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## Molecular Orbital Theory

• In principle, the electronic structure of molecules can be worked out in the
same way as for atoms:
–> solve the Schrödinger equation!

## • This gives molecular orbitals rather than atomic orbitals

–> compared to valence bond theory, electrons are not confined to the
bonding region between two atoms but highly delocalized

## • Challenge: It is difficult to solve the Schrödinger equation for molecular

species (only through approximation!)
But: Approximate MO’s can be also constructed through linear combination
of AO’s or group orbitals

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## Rules for the Use of MOs

• When two AOs to give MOs, two MOs will be produced
• For mixing, AOs must have similar energies
• Each orbital can have a total of two electrons (Pauli principle)
• Lowest energy orbitals are filled first (Aufbau principle)
• Unpaired electrons have parallel spin (Hund’s rule)

## Bond order = 1/2 (bonding electrons – antibonding electrons)

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LCAO approximation
• LCAO = “Linear Combination of Atomic Orbitals”
• The wavefunctions of molecular orbitals (MO) can be approximated by taking linear
combinations of atomic orbitals

Note: the number of MOs must be equal the number of atomic orbitals of the
constituent atoms!

1
Ψσ =
2
[ Ψ1s (Ha ) + Ψ1s (Hb )]

## linear combination (addition) of the wavefunction from two 1s orbitals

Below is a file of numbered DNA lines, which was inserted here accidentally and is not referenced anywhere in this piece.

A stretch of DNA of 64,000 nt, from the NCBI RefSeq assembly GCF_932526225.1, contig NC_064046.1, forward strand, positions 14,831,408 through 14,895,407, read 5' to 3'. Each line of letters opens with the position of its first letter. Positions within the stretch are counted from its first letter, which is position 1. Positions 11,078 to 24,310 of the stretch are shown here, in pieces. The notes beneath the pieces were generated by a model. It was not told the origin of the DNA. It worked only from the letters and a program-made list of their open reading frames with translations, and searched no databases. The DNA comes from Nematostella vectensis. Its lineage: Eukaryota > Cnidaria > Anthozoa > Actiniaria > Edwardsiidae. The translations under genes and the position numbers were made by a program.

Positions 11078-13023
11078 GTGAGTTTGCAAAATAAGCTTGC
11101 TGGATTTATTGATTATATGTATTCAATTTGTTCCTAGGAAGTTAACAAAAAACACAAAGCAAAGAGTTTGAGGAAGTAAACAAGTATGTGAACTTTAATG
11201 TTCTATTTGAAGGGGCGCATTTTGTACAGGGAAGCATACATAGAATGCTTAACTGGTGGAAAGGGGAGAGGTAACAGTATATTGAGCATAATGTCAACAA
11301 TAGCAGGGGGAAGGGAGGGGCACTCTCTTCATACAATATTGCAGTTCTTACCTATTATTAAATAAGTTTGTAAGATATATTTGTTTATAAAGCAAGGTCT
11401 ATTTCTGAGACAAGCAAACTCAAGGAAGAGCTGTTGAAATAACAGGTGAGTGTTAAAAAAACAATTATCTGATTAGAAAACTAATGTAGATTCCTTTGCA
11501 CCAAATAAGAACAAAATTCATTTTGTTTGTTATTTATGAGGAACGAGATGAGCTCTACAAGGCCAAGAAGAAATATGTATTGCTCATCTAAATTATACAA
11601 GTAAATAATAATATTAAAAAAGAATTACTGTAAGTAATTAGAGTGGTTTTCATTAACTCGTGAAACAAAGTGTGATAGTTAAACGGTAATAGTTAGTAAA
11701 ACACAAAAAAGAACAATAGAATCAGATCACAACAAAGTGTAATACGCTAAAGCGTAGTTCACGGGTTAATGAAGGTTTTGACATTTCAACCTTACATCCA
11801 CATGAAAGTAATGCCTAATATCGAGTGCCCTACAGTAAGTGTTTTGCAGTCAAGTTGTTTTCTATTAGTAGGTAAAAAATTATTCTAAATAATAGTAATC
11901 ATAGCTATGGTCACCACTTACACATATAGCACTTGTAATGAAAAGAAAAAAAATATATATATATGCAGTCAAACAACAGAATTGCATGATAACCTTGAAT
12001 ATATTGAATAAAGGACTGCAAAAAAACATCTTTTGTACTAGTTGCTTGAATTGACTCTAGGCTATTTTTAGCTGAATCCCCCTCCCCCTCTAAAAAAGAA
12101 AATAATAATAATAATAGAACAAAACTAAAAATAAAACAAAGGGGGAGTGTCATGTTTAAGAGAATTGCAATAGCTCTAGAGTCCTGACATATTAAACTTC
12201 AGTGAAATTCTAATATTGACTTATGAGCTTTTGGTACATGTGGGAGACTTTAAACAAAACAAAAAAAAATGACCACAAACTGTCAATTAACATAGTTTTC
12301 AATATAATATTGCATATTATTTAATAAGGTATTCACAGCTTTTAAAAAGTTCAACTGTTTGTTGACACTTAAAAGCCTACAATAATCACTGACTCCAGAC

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LCAO approximation
• A second MO (molecular orbital) can be obtained via subtraction of two
AOs
1
Ψσ * = [Ψ (H ) − Ψ1s(Hb )]
2 1s a
–> the resulting wavefunction has a nodal plane perpendicular to
the H–H bond axis (electron density = zero); the energy of an
electron in this orbital is higher compared to the additive linear
combination = “antibonding orbital”
nodal plane

## linear combination (subtraction) of the wavefunction from two 1s orbitals

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Diatomic Molecules

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energy
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## • Concept of linear combination can be also applied to polyatomic molecules

–> the resulting MOs are delocalized over the entire molecule

## • Symmetry analysis by group theory predicts those linear combinations, which

lead to bonding, anti-bonding or non-bonding MOs

## • The energy of the resulting MOs is measured via photoelectron spectroscopy or

estimated with quantum chemical calculations

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ψ7

ψ5 ψ6

ψ4

ψ2 ψ3

ψ1
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## Pyramidal Methyl Radical: Walsh Diagrams

Geometric distortion of CH 3+ (planar) to •CH3 (pyramidal) alters the shape and energy of
the MO’s:

=> Walsh Diagram : depicts the orbital energies as a function of angular distortions

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## Problem 1-6: Based on QMOT determine whether BH 3 is expected to adopt a

planar or pyramidal geometry.
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Formaldehyde

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## Nomenclature: carbenium ions R3C+, “protonated carbene”

carbonium ions R5C+, “protonated quartenary carbon”

## Carbenium ions are trigonal planar ; stabilized through neighboring CH 3 groups

=> “hyperconjugation
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Hyperconjugation

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## CH5+ can be generated with very strong

acids such as FSO 3H

## “Non-classical carbocations” can be

considered carbonium ions:
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NF3 ~50 kcal/mol

## Note: Substituents that stabilize a carbanion by π

delocalization will favor planar structure:

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## Carbenes: neutral species, CR 2; two spin state possible:

=> with smaller HCH bond angles, the singlet state becomes preferred! Also, substitution with
π donors leads to stabilization of the singlet state